Learning from New Jersey
This past October, I had the privilege of participating in a 3-day site visit supported by the Alliance for Early Success in partnership with Advocates for Children of New Jersey. The focus of the visit was to share the story and lessons learned first from New Jersey’s implementation of a court order requiring expansion of high quality preschool programs to address inequities in their education system and how that first step led to the development of the state’s broader early learning system. The visit provided advocates from across country the opportunity to hear the inspiring story of how they have been transforming their early learning programs – from birth through 3rd grade - over the past 20 years.
BACKGROUND ON NEW JERSEY ABBOTT COURT CASE
In 1998, the New Jersey Supreme Court ruling in Abbott v. Burke became the first judicial directive in the country that public education in the state’s poorest school districts must provide a “high quality, well-planned preschool program starting at age three.” The ruling focused on creating parity for urban schools with suburban schools in K-12 and a focus on equity to “wipe out the disadvantages” present for children in low income districts. The team from the Education Law Center who argued the case brought evidence that children started behind in kindergarten, thus leading to early learning as a key intervention in the Abbott ruling. The court agreed with the experts and ruled that children in low income, urban school districts would benefit from high quality, comprehensive approaches the research supported. This was ultimately about doing what was right for kids.
The court’s adoption of the definition of “high quality, well-planned preschool” was the result of a consensus of more than 40 early childhood stakeholders, including school district leaders, early learning providers, higher education, education associations and others, who came together to outline what they believed high quality, well planned preschool should include. As a result of the court decision and subsequent policy changes, New Jersey’s state funded preschool includes: A full day (six hour) program; a teacher with a BA and specialized training in early childhood education and a teacher’s assistant in every class; a maximum class size of 15 students; appropriate facilities; a developmentally appropriate curriculum; comprehensive services including health and transportation; adequate funding for community and district providers; and master teachers in every district. While 31 districts are included as part of the Court decision, New Jersey is in the midst of expanding this state-funded preschool to school districts throughout the state.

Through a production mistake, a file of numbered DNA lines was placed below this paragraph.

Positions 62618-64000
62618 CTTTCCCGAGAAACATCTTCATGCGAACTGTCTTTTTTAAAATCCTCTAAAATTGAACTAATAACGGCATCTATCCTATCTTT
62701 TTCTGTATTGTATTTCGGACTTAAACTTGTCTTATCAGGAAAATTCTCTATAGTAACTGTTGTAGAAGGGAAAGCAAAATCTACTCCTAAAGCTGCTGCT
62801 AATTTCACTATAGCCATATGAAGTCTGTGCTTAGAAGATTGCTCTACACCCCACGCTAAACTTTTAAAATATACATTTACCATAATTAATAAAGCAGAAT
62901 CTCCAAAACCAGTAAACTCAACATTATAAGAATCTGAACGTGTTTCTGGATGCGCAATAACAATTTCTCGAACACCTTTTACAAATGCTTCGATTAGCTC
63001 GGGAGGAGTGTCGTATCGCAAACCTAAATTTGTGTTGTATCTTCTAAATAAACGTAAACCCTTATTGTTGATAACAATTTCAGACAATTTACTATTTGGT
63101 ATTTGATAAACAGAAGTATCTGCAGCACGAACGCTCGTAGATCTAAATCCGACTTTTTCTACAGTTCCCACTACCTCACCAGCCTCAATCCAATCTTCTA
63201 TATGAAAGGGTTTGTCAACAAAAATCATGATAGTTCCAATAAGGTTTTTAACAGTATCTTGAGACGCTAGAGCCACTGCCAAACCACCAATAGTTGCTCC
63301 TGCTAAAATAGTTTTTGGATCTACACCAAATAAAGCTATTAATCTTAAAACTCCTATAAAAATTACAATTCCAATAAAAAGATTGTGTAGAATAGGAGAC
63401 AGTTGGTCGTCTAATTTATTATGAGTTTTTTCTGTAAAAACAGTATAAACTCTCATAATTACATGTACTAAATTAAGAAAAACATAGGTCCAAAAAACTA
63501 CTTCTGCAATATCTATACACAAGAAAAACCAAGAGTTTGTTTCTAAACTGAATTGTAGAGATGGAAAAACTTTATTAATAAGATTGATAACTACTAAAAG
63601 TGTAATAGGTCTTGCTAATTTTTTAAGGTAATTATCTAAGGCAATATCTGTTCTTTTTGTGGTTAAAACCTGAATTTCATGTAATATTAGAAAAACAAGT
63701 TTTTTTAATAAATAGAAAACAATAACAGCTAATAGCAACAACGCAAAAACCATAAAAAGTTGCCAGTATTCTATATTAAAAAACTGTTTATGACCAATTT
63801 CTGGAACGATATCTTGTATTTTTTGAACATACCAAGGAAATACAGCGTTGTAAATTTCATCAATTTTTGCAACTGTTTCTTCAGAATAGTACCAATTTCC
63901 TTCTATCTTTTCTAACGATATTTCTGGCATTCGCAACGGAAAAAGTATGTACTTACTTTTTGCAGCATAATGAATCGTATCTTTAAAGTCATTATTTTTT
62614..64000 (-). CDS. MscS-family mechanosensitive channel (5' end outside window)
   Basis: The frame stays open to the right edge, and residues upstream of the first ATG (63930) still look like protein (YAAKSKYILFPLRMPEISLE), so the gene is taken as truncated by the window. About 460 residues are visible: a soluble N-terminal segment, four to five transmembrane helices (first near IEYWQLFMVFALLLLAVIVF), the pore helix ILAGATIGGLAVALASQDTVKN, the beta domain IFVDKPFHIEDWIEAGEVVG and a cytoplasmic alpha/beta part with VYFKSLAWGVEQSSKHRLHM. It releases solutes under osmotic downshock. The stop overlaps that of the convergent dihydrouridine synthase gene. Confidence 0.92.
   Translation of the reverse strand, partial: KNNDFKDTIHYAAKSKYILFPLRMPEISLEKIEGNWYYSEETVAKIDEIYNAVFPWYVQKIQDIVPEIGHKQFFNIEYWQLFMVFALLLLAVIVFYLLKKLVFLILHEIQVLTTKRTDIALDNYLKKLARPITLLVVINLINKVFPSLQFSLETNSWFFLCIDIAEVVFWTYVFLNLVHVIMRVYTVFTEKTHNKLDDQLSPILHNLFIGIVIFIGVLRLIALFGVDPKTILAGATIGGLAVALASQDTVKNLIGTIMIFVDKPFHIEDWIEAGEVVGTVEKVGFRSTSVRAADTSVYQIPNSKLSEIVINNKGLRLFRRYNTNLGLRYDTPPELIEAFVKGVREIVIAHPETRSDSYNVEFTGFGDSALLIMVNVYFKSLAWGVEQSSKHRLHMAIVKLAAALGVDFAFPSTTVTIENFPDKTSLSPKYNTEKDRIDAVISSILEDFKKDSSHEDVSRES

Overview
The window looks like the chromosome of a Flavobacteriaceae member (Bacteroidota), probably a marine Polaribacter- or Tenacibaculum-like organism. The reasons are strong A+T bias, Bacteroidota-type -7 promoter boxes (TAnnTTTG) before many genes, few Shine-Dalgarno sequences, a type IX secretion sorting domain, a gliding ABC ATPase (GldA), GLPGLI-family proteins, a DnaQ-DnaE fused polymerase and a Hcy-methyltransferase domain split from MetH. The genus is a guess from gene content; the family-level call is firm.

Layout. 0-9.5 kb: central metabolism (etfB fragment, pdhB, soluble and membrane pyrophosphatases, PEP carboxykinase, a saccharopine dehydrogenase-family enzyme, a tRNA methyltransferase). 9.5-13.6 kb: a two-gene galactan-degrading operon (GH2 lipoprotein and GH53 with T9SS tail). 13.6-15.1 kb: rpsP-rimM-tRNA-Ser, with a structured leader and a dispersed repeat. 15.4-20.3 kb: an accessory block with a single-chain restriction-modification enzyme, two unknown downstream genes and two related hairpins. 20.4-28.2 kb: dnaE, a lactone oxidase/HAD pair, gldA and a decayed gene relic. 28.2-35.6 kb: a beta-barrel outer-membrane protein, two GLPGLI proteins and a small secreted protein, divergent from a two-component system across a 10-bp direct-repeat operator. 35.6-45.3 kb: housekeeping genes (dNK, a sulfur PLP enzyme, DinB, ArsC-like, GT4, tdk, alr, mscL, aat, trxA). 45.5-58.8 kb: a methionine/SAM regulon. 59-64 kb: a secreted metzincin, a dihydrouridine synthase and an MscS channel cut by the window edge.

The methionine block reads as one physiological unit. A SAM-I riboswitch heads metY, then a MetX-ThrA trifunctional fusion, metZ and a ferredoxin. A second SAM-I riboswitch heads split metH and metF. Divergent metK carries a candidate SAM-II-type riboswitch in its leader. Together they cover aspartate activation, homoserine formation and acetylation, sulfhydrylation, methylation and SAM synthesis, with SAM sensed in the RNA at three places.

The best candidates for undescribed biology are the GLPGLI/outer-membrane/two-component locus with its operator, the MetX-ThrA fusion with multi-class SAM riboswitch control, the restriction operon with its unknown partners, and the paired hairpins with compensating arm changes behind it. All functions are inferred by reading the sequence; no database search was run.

Aim high, and support the transition
One of the most controversial discussions amongst the coalition of stakeholders at the outset was about the requirement that preschool teachers would need a 4-year bachelor’s degree and a P-3 teaching certificate. At the time, the certificate did not exist and many teachers in private provider and Head Start programs did not possess these degrees. At the end of the day the coalition agreed that attaining that degree and specialized training would help ensure high quality. The Court adopted the group’s recommendations and set a 4-year timeline to meet this standard. The coalition then advocated for robust supports to help the educators, which resulted in significant funding for scholarships and for substitutes, among other supports. By attaining higher degrees and credentials, these educators earned a significant increase in salary as changes in state policy required pay parity with public school teachers in order to ensure a stable work force.